Optimism is good -- as long as it's realistic. If your exercise level right now is going from the couch to the kitchen, don't vow to run in the Boston Marathon next year. Start one block at a time.
And don't try to lose weight, quit smoking, build up your savings account and begin your online business all at the same time, experts caution. It's a recipe for failure.
Some resolutions, like losing weight, actually require a chain of resolutions, Hawkins says. You need to change your activity level, change your eating habits, maybe even change your environment and the people you spend time with.
Decide what you want, then break it down into manageable goals you can accomplish in a reasonable amount of time.
"There are a lot of things you really need to be aware of in creating a resolution," Hawkins says. "Something like, 'I want to lose weight,' is probably not going to be a resolution, because you need to target it. 'I'm going to lose weight,' really doesn't mean anything in and of itself in terms of a behavior you're going to change. If it's not detailed enough, if there's no real good plan, it becomes overwhelming. You can get discouraged easily."
Instead of focusing on pounds, consider setting a goal to maintain a specific caloric intake and increase your activity to walk three times a week, he suggests. And write down those goals, says White. It's a proven key to success.
Many dieters have found the same thing to be true. Researchers have found that simply writing down what you eat and the calories consumed results in better food choices and, sometimes, weight loss.
Some people fail because they don't allow themselves to reevaluate and change course if necessary, White says. People don't want to accept that a goal may be too high.
"There's nothing in writing that says you can't change your New Year's resolution, but people don't give themselves that flexibility," she says. "By Jan. 3, they give up everything because they're attached to accomplishing this in so many days. People smoking a pack a day try to drop it cold turkey, then in two days, they scream, 'I can't do this!'"
Mini-goals work better, she says. If you're a pack-a-day smoker, drop to 15 cigarettes a day, then 10, eight, five.
"You get a little success under your belt and that encourages you to do a little more and a little more, and the next thing you know you've accomplished your goal," White says.
Make success a no-brainer
The hardest part is overcoming inertia and trading old habits for new ones. A new habit needs to become as automatic as brushing your teeth in the morning so that you eventually make the right choice, even when you're not trying.
But the key is finding a way to fit new habits into your life in a way that makes sense, Hawkins says. Make it easy to do the right thing by setting up your environment in such a way that failure is almost impossible.
Figure out your resistance to the new habit and eliminate it while forcing yourself to exert effort if you decide to revert to your old habits.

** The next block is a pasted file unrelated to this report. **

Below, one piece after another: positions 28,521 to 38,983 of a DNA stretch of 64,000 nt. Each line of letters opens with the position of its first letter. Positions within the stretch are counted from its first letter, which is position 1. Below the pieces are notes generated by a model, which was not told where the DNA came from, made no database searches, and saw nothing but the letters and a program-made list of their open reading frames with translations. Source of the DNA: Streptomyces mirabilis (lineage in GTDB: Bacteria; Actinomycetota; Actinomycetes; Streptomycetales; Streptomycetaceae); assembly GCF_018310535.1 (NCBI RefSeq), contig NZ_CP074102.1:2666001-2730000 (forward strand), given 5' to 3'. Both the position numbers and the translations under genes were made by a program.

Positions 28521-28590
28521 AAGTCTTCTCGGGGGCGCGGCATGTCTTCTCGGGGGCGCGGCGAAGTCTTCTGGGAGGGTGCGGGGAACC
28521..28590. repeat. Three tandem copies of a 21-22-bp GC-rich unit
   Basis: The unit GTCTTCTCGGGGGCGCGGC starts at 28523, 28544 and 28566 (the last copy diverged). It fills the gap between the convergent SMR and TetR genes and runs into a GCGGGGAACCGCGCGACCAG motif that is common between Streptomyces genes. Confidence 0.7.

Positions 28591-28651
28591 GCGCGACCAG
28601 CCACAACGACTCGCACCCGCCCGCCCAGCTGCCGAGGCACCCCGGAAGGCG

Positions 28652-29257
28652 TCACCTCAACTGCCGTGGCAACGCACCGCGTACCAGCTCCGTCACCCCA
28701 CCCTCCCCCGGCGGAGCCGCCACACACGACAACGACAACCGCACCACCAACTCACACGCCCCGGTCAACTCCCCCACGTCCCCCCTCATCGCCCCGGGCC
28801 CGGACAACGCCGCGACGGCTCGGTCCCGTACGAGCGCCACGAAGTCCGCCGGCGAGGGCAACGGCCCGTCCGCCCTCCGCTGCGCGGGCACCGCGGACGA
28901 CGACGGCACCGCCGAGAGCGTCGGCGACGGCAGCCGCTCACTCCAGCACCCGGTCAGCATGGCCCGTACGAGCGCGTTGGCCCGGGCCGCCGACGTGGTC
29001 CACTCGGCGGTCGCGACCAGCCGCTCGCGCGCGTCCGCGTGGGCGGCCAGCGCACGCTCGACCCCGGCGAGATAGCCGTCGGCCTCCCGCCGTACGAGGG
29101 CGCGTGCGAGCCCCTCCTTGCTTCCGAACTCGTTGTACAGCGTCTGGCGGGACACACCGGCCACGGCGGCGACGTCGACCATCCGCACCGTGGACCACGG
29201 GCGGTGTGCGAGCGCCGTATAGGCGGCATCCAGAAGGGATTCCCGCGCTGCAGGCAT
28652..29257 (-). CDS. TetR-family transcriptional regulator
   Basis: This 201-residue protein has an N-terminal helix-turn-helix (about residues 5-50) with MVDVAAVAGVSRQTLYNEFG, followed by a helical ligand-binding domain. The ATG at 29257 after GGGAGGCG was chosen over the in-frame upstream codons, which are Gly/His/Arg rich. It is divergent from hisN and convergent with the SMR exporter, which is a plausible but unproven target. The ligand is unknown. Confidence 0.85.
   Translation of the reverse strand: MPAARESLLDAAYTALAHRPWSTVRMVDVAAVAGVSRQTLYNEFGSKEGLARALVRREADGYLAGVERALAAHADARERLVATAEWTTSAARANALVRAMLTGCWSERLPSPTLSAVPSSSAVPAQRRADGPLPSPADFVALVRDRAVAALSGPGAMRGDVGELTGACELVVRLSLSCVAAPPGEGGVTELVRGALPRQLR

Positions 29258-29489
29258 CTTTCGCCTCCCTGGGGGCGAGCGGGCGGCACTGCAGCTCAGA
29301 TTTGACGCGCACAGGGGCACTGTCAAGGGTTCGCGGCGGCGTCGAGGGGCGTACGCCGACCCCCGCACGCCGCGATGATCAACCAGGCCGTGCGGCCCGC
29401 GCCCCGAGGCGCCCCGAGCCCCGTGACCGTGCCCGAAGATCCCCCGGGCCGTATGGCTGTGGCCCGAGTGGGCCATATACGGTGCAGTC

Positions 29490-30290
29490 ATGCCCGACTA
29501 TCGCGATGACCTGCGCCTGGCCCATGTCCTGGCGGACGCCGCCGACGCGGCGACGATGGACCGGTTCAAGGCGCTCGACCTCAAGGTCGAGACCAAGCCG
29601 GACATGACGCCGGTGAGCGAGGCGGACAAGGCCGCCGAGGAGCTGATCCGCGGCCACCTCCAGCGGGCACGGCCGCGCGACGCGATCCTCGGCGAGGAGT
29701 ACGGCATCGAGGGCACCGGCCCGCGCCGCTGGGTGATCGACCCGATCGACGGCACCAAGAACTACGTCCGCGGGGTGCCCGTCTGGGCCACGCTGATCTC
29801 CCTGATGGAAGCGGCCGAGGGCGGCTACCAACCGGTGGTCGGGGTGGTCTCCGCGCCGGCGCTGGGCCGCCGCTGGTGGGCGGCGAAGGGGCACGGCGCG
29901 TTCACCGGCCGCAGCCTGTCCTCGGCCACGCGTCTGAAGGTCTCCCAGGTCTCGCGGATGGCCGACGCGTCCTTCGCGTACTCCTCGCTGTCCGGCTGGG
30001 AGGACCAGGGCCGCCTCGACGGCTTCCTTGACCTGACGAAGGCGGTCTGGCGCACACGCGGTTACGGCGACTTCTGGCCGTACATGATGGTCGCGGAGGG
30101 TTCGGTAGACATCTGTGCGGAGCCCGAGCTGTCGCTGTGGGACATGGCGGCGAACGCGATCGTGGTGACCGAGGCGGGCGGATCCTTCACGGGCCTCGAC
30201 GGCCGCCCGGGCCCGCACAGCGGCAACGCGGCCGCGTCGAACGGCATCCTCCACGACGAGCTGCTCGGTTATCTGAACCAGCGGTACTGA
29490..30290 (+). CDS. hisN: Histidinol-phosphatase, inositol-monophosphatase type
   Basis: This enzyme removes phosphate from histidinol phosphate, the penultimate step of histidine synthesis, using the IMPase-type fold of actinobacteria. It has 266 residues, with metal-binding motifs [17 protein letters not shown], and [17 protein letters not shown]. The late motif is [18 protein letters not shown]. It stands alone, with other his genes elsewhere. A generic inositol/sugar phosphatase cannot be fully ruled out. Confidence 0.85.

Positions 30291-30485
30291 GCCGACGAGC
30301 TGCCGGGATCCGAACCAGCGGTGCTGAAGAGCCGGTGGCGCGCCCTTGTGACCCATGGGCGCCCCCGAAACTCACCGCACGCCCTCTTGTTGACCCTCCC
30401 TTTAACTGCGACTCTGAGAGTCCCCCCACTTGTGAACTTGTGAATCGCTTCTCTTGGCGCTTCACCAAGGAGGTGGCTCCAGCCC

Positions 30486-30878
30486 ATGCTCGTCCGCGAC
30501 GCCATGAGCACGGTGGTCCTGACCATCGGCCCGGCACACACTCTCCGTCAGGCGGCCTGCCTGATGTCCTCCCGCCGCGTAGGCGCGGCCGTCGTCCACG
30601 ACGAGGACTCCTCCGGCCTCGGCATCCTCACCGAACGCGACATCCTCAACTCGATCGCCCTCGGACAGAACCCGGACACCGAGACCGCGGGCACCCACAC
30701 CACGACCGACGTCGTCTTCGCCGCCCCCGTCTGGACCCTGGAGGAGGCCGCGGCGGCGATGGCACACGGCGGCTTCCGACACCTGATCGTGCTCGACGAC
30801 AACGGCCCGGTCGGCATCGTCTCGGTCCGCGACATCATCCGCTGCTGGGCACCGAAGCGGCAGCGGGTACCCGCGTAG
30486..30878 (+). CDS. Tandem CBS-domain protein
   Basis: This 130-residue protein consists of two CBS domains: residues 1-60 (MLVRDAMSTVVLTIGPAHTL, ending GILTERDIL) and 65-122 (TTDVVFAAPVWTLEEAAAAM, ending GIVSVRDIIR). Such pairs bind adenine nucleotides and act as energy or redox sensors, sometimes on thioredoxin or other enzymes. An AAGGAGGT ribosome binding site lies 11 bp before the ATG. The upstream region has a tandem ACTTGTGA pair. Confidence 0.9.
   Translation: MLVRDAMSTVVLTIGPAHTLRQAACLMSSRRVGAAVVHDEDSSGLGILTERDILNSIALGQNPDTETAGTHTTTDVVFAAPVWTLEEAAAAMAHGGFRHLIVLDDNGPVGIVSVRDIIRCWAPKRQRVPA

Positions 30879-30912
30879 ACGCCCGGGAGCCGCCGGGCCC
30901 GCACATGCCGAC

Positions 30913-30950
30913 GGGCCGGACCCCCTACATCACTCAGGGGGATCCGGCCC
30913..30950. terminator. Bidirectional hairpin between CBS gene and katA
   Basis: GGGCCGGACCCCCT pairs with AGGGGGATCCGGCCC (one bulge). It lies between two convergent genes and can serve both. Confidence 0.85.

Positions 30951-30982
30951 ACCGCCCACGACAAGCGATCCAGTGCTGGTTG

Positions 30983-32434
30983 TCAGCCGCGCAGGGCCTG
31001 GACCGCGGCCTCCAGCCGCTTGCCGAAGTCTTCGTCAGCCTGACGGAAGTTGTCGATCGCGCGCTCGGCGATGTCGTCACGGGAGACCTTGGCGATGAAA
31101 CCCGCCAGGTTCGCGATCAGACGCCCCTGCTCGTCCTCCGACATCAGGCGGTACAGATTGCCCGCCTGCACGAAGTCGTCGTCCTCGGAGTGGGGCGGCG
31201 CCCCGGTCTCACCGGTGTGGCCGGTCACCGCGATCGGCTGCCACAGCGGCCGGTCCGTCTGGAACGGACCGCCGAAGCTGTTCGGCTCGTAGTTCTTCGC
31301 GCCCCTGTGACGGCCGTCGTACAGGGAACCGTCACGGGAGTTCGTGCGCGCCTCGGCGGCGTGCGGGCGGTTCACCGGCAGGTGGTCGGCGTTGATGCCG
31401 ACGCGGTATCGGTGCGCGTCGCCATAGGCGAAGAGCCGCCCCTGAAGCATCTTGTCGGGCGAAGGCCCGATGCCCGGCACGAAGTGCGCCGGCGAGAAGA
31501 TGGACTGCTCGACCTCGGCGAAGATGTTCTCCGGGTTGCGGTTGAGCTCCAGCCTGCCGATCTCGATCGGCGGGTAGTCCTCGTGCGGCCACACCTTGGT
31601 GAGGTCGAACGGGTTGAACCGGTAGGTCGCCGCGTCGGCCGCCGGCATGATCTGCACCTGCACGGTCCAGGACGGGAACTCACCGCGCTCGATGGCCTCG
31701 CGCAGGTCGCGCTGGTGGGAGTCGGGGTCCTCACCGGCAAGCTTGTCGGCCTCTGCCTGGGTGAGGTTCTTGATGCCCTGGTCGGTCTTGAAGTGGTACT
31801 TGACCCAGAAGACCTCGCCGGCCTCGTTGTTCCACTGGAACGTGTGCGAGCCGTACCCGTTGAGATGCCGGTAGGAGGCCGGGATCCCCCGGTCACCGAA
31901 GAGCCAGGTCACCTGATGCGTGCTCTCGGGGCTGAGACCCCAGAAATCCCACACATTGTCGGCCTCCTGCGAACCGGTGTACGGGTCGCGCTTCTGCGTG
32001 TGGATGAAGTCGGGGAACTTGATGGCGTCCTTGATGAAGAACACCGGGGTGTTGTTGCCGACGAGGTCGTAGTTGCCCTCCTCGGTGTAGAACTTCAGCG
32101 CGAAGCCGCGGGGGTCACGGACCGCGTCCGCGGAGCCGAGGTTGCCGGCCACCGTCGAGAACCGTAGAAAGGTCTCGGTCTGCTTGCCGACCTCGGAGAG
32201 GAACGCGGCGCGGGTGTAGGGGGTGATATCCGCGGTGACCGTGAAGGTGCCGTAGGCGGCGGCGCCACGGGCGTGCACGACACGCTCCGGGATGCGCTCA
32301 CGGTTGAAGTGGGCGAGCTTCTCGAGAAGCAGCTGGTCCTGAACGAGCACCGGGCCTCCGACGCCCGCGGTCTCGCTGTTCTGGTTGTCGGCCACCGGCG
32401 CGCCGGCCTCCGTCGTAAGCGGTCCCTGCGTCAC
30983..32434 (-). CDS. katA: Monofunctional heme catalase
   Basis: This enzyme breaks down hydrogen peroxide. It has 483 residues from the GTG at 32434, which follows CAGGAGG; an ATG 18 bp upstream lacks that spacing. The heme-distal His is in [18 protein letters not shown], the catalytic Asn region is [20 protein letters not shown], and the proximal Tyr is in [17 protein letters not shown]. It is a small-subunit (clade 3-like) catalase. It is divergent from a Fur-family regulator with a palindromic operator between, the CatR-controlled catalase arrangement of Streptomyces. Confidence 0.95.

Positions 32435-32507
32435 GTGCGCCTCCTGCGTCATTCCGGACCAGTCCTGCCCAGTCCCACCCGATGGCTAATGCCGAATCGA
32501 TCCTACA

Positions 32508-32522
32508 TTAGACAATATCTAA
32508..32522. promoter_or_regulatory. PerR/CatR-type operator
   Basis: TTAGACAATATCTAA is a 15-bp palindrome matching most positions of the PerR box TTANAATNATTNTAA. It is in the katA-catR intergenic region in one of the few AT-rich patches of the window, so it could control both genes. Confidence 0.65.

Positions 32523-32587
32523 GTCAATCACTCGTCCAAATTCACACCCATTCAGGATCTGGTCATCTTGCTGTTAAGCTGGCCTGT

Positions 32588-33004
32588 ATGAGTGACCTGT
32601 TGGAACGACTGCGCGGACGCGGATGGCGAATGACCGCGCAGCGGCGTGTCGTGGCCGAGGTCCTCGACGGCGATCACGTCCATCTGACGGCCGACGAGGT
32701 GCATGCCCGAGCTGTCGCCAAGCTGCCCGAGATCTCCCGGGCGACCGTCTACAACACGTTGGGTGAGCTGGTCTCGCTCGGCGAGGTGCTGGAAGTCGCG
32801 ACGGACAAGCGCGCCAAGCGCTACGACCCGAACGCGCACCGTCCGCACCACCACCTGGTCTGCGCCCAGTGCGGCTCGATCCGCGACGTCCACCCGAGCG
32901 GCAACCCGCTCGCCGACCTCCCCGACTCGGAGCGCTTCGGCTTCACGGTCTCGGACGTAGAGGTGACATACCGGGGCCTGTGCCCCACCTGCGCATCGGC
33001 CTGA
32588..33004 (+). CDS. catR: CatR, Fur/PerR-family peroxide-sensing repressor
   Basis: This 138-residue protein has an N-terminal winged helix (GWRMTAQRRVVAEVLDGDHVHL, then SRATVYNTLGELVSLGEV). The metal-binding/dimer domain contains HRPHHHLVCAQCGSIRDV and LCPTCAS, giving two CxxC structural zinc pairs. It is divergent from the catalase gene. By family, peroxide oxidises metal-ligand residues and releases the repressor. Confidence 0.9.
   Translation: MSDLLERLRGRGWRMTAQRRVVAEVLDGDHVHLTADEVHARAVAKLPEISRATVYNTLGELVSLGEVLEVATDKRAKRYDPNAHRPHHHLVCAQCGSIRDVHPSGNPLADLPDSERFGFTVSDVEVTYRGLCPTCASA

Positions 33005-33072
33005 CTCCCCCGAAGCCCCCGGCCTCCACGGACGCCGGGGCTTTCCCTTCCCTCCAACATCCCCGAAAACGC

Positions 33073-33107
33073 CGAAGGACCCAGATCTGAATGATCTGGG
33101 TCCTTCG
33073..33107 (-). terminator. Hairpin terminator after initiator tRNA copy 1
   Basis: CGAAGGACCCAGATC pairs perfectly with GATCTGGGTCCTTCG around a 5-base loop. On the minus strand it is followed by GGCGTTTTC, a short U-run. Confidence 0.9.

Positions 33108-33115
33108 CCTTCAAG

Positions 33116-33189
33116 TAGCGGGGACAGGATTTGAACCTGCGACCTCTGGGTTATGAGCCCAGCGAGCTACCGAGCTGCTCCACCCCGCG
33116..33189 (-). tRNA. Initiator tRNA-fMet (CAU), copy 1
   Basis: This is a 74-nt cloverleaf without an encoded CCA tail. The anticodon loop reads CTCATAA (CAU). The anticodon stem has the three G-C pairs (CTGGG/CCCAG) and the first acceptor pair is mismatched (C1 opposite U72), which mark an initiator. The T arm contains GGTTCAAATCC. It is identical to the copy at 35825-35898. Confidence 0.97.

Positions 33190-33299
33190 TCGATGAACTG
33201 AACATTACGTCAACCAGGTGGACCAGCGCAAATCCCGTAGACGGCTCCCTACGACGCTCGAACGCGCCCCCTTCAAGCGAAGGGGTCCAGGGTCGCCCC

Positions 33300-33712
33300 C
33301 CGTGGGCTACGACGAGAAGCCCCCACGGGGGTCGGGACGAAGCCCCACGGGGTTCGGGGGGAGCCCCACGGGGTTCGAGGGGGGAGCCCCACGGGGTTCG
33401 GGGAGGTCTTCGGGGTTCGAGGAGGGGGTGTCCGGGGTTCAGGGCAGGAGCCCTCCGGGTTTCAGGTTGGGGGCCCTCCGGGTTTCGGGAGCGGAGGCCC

If you join a gym on the other side of town, on a road you never travel, it's easy to forget about it. If you want to replace a potato chip habit with carrots, keep the potato chips out of the house and have the carrots washed and sliced before a craving strikes.
If you tend to smoke after dinner, place your cigarettes and lighter on a shelf that's difficult to reach, White suggests. Go for a walk after dinner. If you smoke when you're upset or angry, make a plan in advance to deal with those emotions when they arise.
"Habits, a lot of times, will trigger the physical (cravings)," she says. "You associate them with lots of things. If you don't change the habit, it's going to be a lot harder."
Lose the attachments
Humans are hard-wired to want -- and need -- affection, love, friendship, companionship.
Psychologist Harry Harlow became famous for his "monkey experiments," in which he examined the correlation between maternal separation, social isolation and cognitive development. In a highly controversial 1930s study, he raised infant rhesus monkeys in isolation chambers, depriving them of touch for the first two years of their lives. They emerged strange, reclusive, and in some cases, psychotic and prone to self-injury.
He then provided infant monkeys with wire "mothers" that held bottles and cloth "mothers" that held no bottle, reasoning the babies would prefer the wire mothers over the cloth, because sentient beings are motivated only by base needs like nourishment, not emotional needs like comfort.
He was wrong. The monkeys grew attached to the cloth mothers, patting their faces and repeatedly choosing them over the wire mothers -- and the bottle.
Interpersonal relationships are critical to becoming well-functioning, happy adults. But attachments to people and circumstances can lead to problems, because people and circumstances change, White says.